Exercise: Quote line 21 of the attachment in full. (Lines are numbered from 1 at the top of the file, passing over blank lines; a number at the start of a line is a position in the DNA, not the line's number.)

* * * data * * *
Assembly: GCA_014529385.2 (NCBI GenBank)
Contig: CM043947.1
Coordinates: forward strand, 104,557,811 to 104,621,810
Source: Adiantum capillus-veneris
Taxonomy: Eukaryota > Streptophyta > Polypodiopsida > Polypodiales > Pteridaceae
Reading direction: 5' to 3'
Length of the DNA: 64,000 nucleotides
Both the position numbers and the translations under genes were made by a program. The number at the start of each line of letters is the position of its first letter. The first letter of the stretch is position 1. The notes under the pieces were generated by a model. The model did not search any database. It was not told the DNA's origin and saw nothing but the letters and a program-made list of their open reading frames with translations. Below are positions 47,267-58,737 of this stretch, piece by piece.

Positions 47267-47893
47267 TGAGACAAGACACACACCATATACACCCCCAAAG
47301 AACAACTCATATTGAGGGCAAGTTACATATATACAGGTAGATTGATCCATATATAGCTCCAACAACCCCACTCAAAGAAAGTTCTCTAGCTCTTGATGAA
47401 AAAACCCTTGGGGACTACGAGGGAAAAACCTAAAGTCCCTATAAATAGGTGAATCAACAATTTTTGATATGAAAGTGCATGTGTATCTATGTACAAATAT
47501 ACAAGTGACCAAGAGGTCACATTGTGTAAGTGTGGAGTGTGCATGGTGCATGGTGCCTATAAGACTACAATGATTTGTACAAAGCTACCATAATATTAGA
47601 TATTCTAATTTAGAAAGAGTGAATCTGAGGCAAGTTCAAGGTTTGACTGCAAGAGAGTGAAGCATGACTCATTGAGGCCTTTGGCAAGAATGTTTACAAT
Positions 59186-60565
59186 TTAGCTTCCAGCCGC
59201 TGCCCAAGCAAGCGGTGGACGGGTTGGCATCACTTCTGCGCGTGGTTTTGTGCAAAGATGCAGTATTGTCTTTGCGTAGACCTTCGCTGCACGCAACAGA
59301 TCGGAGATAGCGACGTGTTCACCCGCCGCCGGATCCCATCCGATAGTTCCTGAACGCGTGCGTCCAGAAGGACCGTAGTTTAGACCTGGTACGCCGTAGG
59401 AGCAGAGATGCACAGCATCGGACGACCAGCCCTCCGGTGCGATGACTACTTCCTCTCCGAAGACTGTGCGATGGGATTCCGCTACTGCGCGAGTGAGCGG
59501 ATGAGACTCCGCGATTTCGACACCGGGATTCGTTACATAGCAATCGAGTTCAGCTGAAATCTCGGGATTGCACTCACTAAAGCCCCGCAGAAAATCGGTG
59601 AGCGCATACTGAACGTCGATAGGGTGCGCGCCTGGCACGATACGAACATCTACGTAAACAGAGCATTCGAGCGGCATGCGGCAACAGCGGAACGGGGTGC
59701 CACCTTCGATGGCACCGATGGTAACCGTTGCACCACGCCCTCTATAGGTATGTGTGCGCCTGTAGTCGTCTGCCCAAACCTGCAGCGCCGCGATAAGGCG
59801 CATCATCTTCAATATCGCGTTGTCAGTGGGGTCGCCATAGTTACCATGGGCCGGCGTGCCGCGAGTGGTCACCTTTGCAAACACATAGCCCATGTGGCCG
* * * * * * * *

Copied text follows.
59601 AGCGCATACTGAACGTCGATAGGGTGCGCGCCTGGCACGATACGAACATCTACGTAAACAGAGCATTCGAGCGGCATGCGGCAACAGCGGAACGGGGTGC